Midterm results of surgical intervention for congenital heart disease in adults: An Italian multicenter study

Massimo A. Padalino, Simone Speggiorin, Giulio Rizzoli, Giancarlo Crupi, Vladimiro L. Vida, Massimo Bernabei, Gaetano Gargiulo, Alessandro Giamberti, Francesco Santoro, Carlo Vosa, Giuseppe Pacileo, Raffaele Calabrò, Luciano Daliento, Giovanni Stellin

Research output: Contribution to journalArticlepeer-review


Objective: We have analyzed, in a clinical multicenter study, the effect of cardiac surgery in adults with congenital heart disease in Italy. Methods: We collected clinical data from 856 patients aged 19 years or older who underwent surgical intervention from January 1, 2000, to December 31, 2004. Patients were divided into 3 surgical groups: group 1, palliation (3.1%); group 2, repair (69.7%); and group 3, reoperation (27.4%). Results: Preoperatively, 34.6% of patients were in New York Heart Association class I, 48.4% were in class II, 14.2% were in class III, and 2.8% were in class IV. Sinus rhythm was present in 83%. There were 1179 procedures performed in 856 patients (1.37 procedures per patient), with a hospital mortality of 3.1%. Overall mean intensive care unit stay was 2.3 days (range, 1-102 days). Major complications were reported in 247 (28.8%) patients, and postoperative arrhythmias were the most frequent. At a mean follow-up of 22 months (range, 1 month-5.5 years; completeness, 87%), late death occurred in 5 (0.5%) patients. New York Heart Association class was I in 79.3%, II in 17.6%, and III in 2.9%, and only 1 (0.11%) patient was in class IV. Overall survival estimates are 82.6%, 98.9%, and 91.8% at 5 years for groups 1, 2, and 3, respectively. Freedom from adverse events at 5 years is 91% for acyanotic patients versus 63.9% for preoperative cyanotic patients (P <.0001). Conclusions: Surgical intervention for congenital heart disease in adults is a safe and low-risk treatment. However, patients presenting with preoperative cyanosis show a higher incidence of late adverse events and complications.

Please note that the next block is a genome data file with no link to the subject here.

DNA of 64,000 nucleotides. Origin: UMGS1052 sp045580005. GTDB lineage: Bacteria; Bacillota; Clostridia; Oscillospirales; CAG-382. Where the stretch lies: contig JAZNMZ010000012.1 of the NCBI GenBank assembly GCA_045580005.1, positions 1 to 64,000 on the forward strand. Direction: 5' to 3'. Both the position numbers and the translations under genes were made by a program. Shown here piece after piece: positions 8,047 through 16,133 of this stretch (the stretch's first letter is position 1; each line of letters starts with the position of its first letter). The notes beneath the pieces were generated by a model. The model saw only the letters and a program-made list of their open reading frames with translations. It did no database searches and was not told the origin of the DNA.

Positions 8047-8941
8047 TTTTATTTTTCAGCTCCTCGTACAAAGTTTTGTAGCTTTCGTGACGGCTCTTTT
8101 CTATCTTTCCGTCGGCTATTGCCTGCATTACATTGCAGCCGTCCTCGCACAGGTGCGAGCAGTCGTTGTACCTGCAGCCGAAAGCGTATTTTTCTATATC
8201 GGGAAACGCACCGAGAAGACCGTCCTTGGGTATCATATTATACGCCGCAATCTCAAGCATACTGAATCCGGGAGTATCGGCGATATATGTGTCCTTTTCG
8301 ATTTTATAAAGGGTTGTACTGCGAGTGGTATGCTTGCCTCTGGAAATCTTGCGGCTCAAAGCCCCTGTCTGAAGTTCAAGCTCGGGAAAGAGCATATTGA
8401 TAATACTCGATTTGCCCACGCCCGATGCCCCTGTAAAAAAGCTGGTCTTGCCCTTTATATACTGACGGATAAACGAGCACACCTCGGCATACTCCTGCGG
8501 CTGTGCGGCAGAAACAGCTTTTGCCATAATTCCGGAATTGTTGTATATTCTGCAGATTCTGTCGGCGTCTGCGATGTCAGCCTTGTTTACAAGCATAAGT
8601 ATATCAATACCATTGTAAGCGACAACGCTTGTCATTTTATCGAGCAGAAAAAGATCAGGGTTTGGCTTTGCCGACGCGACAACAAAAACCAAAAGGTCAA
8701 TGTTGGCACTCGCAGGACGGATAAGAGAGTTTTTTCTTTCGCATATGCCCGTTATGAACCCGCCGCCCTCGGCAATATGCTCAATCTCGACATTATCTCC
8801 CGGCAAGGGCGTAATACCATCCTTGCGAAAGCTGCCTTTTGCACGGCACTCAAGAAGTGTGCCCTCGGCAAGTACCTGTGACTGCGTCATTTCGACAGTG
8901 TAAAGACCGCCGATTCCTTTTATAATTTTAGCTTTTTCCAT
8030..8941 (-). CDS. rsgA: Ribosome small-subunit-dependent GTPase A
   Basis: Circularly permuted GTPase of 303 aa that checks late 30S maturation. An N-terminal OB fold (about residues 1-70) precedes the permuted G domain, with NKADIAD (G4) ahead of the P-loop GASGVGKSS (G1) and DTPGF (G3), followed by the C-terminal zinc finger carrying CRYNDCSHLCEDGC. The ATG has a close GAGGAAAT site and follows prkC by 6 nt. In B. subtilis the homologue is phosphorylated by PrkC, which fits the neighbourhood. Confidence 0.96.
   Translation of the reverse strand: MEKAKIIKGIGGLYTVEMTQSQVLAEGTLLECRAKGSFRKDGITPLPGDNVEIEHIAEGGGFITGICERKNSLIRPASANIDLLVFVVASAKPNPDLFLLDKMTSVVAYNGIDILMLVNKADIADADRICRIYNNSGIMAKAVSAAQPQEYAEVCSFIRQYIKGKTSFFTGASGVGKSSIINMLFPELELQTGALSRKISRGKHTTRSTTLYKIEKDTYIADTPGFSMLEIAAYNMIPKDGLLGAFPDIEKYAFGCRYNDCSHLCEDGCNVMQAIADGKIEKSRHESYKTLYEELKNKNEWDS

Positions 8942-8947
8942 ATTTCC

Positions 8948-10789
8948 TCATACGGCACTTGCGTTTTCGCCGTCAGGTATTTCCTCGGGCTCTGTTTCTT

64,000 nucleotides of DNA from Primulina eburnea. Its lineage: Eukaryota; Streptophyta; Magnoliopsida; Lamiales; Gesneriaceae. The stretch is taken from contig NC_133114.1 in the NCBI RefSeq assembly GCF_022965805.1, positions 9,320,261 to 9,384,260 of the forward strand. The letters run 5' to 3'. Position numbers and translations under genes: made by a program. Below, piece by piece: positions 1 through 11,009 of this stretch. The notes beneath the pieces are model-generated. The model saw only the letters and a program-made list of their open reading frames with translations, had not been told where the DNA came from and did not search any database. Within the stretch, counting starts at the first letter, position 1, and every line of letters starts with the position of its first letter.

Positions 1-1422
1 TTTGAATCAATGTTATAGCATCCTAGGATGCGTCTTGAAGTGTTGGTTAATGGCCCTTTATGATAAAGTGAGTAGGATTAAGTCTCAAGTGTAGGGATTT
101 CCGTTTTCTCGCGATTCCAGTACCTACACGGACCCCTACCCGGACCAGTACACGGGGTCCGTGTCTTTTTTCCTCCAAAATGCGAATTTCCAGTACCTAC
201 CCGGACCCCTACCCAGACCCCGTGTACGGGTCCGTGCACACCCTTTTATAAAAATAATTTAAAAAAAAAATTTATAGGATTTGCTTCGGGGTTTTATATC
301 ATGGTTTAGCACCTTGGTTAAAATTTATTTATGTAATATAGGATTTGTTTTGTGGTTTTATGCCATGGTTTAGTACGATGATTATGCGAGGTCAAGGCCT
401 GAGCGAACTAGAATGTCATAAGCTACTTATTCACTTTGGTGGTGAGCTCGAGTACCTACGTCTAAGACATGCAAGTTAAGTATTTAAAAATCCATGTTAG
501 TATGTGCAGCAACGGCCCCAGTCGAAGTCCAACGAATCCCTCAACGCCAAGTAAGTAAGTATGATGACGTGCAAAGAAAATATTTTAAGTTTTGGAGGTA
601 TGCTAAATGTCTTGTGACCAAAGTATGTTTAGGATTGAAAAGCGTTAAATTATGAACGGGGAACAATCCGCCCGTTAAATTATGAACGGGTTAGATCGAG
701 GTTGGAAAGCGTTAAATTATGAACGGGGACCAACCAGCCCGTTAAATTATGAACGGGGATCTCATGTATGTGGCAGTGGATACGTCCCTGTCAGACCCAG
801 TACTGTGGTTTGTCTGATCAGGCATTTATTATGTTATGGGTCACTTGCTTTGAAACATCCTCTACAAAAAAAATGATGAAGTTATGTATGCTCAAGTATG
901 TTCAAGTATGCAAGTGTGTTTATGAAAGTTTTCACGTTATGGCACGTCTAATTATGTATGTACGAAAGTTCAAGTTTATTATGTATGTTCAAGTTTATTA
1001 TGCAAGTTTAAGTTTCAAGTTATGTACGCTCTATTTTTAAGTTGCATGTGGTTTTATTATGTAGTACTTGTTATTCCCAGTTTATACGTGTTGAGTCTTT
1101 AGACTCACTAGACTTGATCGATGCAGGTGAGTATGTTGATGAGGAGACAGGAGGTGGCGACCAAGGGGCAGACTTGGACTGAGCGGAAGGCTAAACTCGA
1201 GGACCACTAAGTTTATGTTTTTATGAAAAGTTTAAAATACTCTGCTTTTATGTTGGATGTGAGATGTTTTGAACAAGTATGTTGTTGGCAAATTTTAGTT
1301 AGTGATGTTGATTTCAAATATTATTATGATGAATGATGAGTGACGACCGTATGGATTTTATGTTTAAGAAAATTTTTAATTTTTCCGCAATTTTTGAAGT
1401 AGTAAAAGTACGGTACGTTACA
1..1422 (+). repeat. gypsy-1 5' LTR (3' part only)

Original languageEnglish
JournalJournal of Thoracic and Cardiovascular Surgery
Issue number1
Publication statusPublished - Jul 2007

ASJC Scopus subject areas

  • Cardiology and Cardiovascular Medicine
  • Surgery


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